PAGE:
So, at last year’s Lauren Comes to Town meet-up, we went to Mood.  I glanced over at the silk-lace area cutting table, and saw this fabric.  “Isn’t that pretty?  Is it navy?”  “I think it’s black,” said one of the meeter-uppers.  (Meredith?)  I asked Dennis and he said, “Actually, it’s more of a Prussian green; it’s one of the most exquisite fabrics in the store.”  Now, if you’ve never met Dennis, I suggest that you close your computer, head to the airport, and get thee to his side.  I can honestly say that the fact that he does not narrate my life is one of my greatest disappointments.  If Dennis says that something is nice, you should consider yourself fortunate to be in the presence of said thing.  Seriously.  Swayed by Dennis’s endorsement, I bought two two-and-one-eighth-yard panels of it. Which is to say, I’ve got a lot of this fabric and it scares the living shit out of me.  I don’t think I’d be able to cut into it without adult supervision and some sort of breathing aid.  I’m getting a little jumpy just talking about it.

It seemed kind of vulgar to pair this fabric with just any old pattern.  So, one day, I was poking around Etsy, and found this amazing vintage Vogue pattern from 1961.  It is 1048, from Lanvin, and is very ambitious (for me).  (There is another one floating around on Etsy, in case you want to be twinsies.)  I may or may not have decided to forgo a few exercise classes and a pedicure so that I could get my hands on this pattern.  It has a dizzying number of pieces, and its instructions fit on one demi-broadsheet.  (Nineteen pieces, with allowances for facings and linings, plus underbodice and underskirt pieces.)

Isn’t this becoming a classic frosting v. cake debate?  I generally try to make my sewing patterns come down to about $5 per garment, or one garment for every muslin made.  (Kind of arbitrary, but it makes me feel better about my life decisions.)  That would not happen here.  The pattern was worth the outlay because of all of the nifty things I’d learn from it, were I to use it for the class.  I should probably mosey around to the point: I’d make the short version, nix the ass bow (which is the technical couture name, from what I understand), in the above Prussian-green-or-is-it-black fabric and then try to wrangle a friend into a fancypants Kennedy Center evening.

Over a thousand words to say: Which one?  Frosting or cake?

My absolute favorite part about this is that I’m treating it as if this is the only sewing class I shall ever take.  From what I understand, the instructor teaches a demi-couture class, as well as this one, and will probably be teaching another five-week session in the fall.  But shouldn’t I make a jacket in the fall?  Ugh, why do I make my own decisions?

*Do you remember back when the Internet was super scary, and people took extensive precautions to both conceal their identities and whereabouts?  Are we still doing that?  Because, the thing is, between Instagram and Twitter and this space, you can pretty much pinpoint my location and suss out my schedule.  I’m not exactly keeping any secrets.  On one hand, you used to be able to look people up in the yellow pages.  On the other, I’d rather not get murdered.  So, let’s make a deal: You consider perhaps joining me at spin (Biker Barre, if you’re interested) or for the sewing class, but manage to refrain from causing me physical or emotional harm, please and thank you.  Sound fair?  We could even get a drink afterwards.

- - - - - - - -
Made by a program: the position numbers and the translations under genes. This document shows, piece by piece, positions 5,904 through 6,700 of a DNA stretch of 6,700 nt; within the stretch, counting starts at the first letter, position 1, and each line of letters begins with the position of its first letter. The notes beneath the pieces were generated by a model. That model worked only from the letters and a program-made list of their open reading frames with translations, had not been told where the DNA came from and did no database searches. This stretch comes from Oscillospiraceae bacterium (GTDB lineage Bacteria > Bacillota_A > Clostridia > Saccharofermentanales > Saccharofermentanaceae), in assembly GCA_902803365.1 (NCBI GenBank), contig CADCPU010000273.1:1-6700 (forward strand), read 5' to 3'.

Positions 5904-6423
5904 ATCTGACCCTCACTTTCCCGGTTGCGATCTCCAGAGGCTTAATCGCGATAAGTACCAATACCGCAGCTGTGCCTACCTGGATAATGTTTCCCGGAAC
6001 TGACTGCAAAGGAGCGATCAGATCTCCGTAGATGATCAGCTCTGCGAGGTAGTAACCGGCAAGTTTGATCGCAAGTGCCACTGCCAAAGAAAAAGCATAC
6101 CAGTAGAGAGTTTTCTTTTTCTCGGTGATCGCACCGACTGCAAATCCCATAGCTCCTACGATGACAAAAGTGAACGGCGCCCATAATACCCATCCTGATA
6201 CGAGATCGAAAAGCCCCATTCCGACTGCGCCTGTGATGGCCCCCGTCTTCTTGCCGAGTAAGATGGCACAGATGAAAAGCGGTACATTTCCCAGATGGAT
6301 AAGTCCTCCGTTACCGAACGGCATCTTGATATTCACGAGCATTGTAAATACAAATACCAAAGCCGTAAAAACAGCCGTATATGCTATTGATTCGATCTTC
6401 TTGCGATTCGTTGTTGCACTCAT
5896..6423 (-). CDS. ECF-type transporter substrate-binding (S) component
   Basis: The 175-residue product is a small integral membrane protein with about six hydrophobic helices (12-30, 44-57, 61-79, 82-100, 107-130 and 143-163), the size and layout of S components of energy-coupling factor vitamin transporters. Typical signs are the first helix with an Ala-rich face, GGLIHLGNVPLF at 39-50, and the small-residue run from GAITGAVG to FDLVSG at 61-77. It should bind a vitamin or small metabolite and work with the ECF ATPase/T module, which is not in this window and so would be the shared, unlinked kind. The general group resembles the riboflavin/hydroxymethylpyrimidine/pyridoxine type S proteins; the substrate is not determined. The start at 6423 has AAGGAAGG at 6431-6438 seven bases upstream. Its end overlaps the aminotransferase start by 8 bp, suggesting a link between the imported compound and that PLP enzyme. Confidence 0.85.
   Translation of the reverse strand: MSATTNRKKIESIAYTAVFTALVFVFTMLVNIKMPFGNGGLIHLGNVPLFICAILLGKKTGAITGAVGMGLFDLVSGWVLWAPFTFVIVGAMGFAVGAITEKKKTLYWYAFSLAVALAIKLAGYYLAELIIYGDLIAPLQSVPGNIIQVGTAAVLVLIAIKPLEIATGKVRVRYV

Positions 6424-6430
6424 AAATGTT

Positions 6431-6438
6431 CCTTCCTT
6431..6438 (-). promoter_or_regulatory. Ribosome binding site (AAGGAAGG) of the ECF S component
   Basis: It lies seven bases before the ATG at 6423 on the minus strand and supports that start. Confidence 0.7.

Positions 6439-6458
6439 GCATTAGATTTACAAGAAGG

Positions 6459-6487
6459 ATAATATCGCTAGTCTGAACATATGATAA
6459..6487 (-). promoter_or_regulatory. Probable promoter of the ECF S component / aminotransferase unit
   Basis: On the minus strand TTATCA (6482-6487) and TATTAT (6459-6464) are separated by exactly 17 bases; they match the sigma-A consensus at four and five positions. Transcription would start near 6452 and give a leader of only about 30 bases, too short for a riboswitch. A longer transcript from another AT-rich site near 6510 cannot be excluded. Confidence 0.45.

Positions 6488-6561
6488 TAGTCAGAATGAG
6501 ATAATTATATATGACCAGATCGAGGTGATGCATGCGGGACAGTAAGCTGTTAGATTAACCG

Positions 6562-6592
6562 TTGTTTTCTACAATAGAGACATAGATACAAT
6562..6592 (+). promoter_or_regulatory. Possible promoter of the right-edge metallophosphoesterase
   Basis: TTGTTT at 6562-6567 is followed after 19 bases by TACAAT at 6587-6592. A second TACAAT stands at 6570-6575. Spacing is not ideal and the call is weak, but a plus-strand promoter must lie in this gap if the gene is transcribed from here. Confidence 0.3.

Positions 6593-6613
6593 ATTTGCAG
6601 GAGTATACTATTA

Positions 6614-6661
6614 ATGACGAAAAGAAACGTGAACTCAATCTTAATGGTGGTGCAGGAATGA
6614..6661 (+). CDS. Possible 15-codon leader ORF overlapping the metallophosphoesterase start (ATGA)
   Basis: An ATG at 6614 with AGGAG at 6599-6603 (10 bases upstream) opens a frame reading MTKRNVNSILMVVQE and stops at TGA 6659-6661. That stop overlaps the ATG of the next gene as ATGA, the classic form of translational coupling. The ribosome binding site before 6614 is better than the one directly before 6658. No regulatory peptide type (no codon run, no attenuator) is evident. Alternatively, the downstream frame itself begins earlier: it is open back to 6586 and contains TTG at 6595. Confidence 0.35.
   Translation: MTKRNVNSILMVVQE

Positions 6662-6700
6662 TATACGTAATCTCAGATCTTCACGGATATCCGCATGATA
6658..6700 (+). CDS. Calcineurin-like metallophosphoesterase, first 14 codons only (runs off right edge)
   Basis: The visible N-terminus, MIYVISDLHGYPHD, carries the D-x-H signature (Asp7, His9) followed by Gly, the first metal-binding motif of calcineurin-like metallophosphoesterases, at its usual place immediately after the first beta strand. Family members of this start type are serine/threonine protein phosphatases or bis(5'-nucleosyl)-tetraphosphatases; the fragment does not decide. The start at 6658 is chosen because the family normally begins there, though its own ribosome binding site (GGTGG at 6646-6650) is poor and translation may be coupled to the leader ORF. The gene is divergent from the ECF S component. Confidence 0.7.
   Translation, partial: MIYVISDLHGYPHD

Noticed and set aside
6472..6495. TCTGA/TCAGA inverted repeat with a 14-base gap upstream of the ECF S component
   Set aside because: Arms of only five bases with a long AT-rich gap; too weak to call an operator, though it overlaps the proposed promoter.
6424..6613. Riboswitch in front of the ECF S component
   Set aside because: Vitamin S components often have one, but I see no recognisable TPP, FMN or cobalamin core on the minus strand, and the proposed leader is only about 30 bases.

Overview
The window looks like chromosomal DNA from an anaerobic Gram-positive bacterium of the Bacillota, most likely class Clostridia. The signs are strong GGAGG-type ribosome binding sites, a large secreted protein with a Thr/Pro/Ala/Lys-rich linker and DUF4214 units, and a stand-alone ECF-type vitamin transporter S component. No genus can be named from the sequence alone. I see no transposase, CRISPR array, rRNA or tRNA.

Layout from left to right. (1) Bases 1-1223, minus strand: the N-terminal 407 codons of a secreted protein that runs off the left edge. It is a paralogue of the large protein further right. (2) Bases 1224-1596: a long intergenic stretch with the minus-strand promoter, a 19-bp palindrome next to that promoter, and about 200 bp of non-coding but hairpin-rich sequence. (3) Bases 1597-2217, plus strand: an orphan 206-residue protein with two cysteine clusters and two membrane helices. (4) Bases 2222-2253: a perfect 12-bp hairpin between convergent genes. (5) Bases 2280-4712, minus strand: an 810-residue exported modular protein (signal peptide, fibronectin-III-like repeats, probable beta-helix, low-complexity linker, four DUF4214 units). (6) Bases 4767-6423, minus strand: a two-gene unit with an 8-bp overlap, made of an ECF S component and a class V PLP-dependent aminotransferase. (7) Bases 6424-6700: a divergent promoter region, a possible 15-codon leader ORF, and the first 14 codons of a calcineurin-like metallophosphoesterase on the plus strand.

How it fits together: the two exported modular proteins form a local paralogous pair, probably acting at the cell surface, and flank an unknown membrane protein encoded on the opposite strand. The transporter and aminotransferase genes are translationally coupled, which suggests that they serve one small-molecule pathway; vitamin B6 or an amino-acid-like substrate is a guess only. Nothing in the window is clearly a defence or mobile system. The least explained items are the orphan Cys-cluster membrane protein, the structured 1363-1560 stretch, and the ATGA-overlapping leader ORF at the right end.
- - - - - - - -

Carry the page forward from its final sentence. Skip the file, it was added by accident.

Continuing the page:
29 thoughts on “i really can turn anything into major life question, reader.”

  1. God, McCall’s 6695 really was sent from pattern heaven, wasn’t it? I, too, longed for a perfect shirtdress with a REAL DAMN COLLAR for so, so long. Why did they keep giving us things with faux collars? Some people want their collars to stand up straight, not droop like sad, crumpled paper.

    Ergo, out of pure selfishness, I vote for the shirtdress. It would be neat to see how a professional handled collar and waistband construction, plus think of all the plaid matching expertise! Matching prints is the acknowledged worst, but maybe the teacher would have recommendations? So much bang for your buck!

    In other news, I’m very excited about living vicariously through your sewing classes. Now that I live in Cute Small Blue Collar Town, there are no good sewing classes available, unless I enroll as an undergrad at Baylor, which seems kind of ridiculous for someone finishing her Ph.D. Le sigh. Anywho! Have a blast! Learn all the things! I’m positive you will be the shiniest star in the class.

    1. It really was. Actually, I’m usually a Simplicity girl, but McCall has been hitting it out of the park for me, lately. The faux collars are so, so weird. Even the vintage patterns have them, but you scarcely see them in ready-to-wear. The mind boggles.

      All true. I just bought a sleeveless silk blouse with a medium-size floral print, and it is perfectly matched throughout. As in, there are two breast pockets with flaps, and the flaps match the pockets, which match the body, which matches the plackets, which match each other. I am in awe. Must learn these pattern-matching ways. Plus, I am dealing with Archer fear, so having a guiding hand might give me some much needed get-up-and-go.

      Wait a minute. I was under the impression that once you marry a professor, you’re allowed to walk into the registrar’s office and say, “I am Dr. Mrs. Professor McGregor, and I will be sitting in on Garment Construction 203 this fall.” Not “May I sit in?” or “Would it be at all possible. . .” but a definite command. This is not the case? Ugh. Way to ruin everything, Bears.

  2. Maybe you could take both with you and chose one after getting more info about the class. The Lanvin in prussian grren might be too big of a project for it.